What is funny is that it is surrounded my beach bums in flip flops and tacky souvenir shops. I love that clash of cultures! There is no thriving arts district because people are so spread out because it is such a large city land-wise. Most of the galleries are really commercial and tame and cater to the décor aesthetic of the beach or golf enthusiasts.

Strapping On, Used paint rollers, bungee cord on wall, Dimensions vary, 2004

There have been some short lived attempts to get things going. Right now there is one gallery run by artists who went to graduate school. It is called Seesaw and it has put on some really interesting conceptual shows. Other than that we really need alternative spaces. We do have a pretty good modern art museum which has done their best. The museum building is nice and some of their shows have impressed me. [Ed. note: That’s the Jacksonville MoMA.]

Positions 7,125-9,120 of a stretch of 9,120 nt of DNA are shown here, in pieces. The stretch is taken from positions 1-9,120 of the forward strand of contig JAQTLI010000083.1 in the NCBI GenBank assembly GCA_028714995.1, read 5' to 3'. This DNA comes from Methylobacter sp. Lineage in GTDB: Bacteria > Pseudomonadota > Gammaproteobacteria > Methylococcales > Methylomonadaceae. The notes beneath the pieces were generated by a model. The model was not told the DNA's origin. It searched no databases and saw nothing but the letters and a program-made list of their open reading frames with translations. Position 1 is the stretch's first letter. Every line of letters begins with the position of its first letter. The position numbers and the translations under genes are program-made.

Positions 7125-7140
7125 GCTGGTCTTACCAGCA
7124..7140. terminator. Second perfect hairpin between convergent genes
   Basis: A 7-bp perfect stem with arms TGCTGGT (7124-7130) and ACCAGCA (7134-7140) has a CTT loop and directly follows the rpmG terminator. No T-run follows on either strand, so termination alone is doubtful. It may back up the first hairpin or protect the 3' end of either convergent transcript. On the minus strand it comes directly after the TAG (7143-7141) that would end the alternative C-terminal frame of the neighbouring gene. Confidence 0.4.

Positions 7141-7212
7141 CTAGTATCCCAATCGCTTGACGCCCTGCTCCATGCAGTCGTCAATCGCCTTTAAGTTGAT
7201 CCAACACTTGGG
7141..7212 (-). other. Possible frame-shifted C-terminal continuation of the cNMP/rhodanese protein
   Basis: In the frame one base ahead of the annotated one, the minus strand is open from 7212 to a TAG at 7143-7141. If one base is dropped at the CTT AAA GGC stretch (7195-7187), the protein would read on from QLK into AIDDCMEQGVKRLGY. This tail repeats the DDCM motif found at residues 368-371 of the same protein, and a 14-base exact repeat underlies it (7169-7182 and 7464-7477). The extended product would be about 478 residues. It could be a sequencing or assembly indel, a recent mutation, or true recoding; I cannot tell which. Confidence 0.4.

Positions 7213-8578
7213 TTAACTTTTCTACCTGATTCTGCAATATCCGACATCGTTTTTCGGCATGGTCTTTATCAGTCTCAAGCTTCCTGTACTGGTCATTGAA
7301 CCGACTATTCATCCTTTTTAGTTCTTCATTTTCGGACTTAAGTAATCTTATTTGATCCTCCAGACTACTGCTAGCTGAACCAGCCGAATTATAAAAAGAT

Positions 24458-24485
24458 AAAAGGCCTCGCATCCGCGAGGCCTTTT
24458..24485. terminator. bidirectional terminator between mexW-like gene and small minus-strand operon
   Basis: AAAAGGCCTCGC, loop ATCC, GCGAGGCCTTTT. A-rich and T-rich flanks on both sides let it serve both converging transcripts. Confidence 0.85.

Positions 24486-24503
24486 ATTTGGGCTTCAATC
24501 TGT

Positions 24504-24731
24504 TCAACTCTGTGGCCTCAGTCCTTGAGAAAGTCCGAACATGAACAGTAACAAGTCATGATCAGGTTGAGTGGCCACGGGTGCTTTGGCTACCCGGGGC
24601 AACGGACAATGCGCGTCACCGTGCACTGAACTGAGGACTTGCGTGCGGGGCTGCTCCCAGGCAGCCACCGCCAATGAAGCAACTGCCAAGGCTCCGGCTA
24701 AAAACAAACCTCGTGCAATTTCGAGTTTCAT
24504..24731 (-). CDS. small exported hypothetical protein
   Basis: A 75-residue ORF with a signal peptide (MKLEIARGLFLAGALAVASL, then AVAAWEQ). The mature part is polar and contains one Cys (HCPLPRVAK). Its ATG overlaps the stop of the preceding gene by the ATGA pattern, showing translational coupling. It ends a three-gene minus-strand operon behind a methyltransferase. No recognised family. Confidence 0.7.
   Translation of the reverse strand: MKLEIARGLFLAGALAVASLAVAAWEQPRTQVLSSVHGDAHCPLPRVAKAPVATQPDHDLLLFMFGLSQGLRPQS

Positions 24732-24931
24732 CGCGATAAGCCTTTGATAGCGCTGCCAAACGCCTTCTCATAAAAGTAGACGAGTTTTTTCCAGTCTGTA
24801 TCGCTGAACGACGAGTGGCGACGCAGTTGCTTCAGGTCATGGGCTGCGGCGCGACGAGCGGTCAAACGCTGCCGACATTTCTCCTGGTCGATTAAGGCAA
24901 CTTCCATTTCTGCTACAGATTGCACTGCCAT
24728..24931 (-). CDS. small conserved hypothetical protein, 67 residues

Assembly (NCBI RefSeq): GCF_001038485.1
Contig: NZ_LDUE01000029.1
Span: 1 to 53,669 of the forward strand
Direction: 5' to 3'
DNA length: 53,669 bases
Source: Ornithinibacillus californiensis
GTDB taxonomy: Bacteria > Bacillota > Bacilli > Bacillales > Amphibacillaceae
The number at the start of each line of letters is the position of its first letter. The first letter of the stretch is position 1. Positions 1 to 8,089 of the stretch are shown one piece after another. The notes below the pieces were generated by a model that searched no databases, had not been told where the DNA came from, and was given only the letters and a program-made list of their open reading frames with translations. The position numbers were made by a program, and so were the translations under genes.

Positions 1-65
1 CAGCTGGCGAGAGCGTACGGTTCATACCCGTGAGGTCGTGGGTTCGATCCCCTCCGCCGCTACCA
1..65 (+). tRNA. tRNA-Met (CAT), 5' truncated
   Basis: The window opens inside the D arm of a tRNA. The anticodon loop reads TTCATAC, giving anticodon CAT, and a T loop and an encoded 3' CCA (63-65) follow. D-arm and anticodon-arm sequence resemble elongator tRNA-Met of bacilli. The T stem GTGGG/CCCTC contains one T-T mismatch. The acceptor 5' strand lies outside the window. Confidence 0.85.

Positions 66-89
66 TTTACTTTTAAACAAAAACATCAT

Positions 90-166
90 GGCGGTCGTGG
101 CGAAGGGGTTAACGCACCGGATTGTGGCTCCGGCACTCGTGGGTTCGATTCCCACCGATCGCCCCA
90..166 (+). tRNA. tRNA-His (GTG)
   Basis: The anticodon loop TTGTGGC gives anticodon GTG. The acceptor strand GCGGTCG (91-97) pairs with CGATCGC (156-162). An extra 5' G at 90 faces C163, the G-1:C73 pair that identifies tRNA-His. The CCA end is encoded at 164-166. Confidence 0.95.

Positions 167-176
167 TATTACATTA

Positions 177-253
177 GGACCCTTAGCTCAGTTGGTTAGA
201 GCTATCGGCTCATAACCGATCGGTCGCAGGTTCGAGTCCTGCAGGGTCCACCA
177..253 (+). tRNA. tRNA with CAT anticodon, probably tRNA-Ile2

Many peeps here are starving for culture in this sports and business environment- meetings are held, plans are made- but nothing really exciting happens. I think if there was an art school with an MFA program in this city things would happen because the grads (some anyway) would stay and stir things up. For the most part, those with that degree go to or participate in better art communities. Cool artists! Please move here! Rent’s cheap and we got a beach!!!

Anything you’d like to tell us? Are you a native Floridian? Surfer dude? been adjudged an art prodigy since you were in kindergarten? Make any comix?

Boog Woog, Used Paint rollers, used watercolor pans, cassette tape cases, Dimensions vary, 2004

I am a web surfer dude! I was born and raised in central and north Florida. I was basically an only kid raised by a single mom so I found ways to entertain myself creatively. I always drew pictures and made up comics to entertain my friends in school. My high school newspaper would publish my caricatures of teachers. But I did not take art seriously until college when I took my first art class one summer.